Seriously- Why don't men like Curly hair?

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no no no, Generosity, what is really profound here is that despite his homelessness, he was able to give you a gift - a really valuable one. That is a lesson for all of us - no matter how little we may have we can always give the gift of generosity of spirit.
That's exactly what broke my heart, despite everything he was going through, hr still had a high spirit and was able to spread happiness around him
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I think the boys your around are really ignorant and you shouldn't stand for that. Date someone who appreciates your curly hair which I'm assuming is a big part of you. If they don't like your curly hair they don't deserve you.
Originally Posted by forevercurly96
That's a bit unfair. Not being attracted to curly hair doesn't make you ignorant, it's a preference. A boy doesn't have to like curly hair to deserve you. If they treat you badly because of it, yeah, but everybody has preferences and people aren't obliged to like what you have. It hurts, but it's life.
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I think the boys your around are really ignorant and you shouldn't stand for that. Date someone who appreciates your curly hair which I'm assuming is a big part of you. If they don't like your curly hair they don't deserve you.
Originally Posted by forevercurly96
That's a bit unfair. Not being attracted to curly hair doesn't make you ignorant, it's a preference. A boy doesn't have to like curly hair to deserve you. If they treat you badly because of it, yeah, but everybody has preferences and people aren't obliged to like what you have. It hurts, but it's life.
Originally Posted by CurlyCarmenCurly
Yes exactly. He compliments me a lot but hardly my hair coz it is really not his thing. But he knows how important my hair is to me and he respects that. A lot. Thats all that matters.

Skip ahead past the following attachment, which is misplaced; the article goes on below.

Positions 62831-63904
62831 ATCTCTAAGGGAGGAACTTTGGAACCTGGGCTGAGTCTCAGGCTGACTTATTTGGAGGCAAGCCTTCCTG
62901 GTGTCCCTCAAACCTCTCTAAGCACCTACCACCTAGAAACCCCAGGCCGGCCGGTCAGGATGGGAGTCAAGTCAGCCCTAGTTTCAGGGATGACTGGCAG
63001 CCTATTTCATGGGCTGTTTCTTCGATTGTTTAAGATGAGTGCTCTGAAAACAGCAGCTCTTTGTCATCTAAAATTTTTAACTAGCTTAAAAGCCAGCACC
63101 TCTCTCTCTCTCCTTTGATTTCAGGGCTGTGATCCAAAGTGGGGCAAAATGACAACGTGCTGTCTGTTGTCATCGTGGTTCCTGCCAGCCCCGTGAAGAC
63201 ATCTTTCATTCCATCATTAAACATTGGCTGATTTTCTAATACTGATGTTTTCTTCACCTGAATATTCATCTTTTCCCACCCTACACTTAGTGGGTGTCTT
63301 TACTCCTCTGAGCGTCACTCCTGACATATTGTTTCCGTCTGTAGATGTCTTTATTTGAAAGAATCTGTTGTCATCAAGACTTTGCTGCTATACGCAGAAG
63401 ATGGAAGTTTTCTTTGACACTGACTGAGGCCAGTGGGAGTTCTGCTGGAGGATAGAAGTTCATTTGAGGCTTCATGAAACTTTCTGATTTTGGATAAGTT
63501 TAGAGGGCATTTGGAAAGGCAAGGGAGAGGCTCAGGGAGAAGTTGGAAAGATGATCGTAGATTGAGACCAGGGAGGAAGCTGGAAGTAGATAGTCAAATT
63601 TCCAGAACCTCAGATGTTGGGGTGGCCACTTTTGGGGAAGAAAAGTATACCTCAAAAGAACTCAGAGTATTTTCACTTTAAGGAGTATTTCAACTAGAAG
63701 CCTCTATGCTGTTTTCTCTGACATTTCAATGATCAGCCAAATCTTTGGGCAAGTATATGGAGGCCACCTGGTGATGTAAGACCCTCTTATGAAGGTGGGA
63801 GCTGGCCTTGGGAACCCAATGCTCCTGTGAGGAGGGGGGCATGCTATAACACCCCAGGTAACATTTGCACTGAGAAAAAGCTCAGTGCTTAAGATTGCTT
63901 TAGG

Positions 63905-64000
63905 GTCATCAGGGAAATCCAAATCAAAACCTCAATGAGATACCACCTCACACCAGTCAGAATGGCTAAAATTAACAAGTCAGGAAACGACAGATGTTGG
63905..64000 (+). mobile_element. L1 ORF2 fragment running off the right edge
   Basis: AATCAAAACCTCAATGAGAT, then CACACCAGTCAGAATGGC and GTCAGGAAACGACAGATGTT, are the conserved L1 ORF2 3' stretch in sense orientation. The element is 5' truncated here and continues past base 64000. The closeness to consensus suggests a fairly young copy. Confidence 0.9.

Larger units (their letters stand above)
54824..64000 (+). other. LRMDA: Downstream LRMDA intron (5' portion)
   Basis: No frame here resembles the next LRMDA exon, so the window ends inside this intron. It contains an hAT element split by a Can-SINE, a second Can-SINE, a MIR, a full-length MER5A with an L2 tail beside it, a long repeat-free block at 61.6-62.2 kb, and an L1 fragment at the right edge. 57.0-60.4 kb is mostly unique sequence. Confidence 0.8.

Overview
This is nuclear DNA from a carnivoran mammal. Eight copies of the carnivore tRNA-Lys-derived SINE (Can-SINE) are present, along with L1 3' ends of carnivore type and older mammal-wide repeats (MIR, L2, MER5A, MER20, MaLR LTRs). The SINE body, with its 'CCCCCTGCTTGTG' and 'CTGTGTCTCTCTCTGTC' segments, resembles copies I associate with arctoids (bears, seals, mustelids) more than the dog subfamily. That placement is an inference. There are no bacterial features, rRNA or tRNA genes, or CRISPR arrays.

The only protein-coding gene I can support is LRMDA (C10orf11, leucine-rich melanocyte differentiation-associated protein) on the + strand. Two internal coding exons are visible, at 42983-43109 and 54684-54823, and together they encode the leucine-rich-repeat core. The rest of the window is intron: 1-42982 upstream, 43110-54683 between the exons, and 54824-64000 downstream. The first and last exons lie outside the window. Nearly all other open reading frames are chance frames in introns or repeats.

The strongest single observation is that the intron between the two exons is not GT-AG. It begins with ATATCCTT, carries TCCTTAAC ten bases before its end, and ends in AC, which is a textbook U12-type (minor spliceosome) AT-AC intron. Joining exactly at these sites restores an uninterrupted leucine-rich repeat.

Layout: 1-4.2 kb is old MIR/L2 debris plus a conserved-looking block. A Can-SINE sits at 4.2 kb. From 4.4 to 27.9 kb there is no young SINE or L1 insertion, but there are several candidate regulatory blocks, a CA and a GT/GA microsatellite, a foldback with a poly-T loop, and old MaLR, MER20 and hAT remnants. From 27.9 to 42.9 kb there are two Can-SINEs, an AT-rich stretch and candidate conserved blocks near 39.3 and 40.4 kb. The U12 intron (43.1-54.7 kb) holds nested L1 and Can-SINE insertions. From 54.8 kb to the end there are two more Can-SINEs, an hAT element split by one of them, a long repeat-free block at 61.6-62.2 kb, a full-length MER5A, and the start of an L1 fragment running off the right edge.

In fact thats all I expect from everyone. We love our curly hair and we need people to respect that. Everyone is entitled to their own opinions and they shouldn't be condemned for that .


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Indeed, Generosity, but isnt that beautiful?
I think the boys your around are really ignorant and you shouldn't stand for that. Date someone who appreciates your curly hair which I'm assuming is a big part of you. If they don't like your curly hair they don't deserve you.
Originally Posted by forevercurly96
That's a bit unfair. Not being attracted to curly hair doesn't make you ignorant, it's a preference. A boy doesn't have to like curly hair to deserve you. If they treat you badly because of it, yeah, but everybody has preferences and people aren't obliged to like what you have. It hurts, but it's life.
Originally Posted by CurlyCarmenCurly
Yes exactly. He compliments me a lot but hardly my hair coz it is really not his thing. But he knows how important my hair is to me and he respects that. A lot. Thats all that matters.
In fact thats all I expect from everyone. We love our curly hair and we need people to respect that. Everyone is entitled to their own opinions and they shouldn't be condemned for that .


Sent from android curltalk app.
Originally Posted by ShubhoR
And this.

Sure, it'd be great if our SOs adored our hair and wanted to roll in it every night, but everybody has their preferences. I have a 'type', but I've still dated those without those qualities and cared about them a lot. As long as he doesn't put you down and respects you and your hair, it's fine.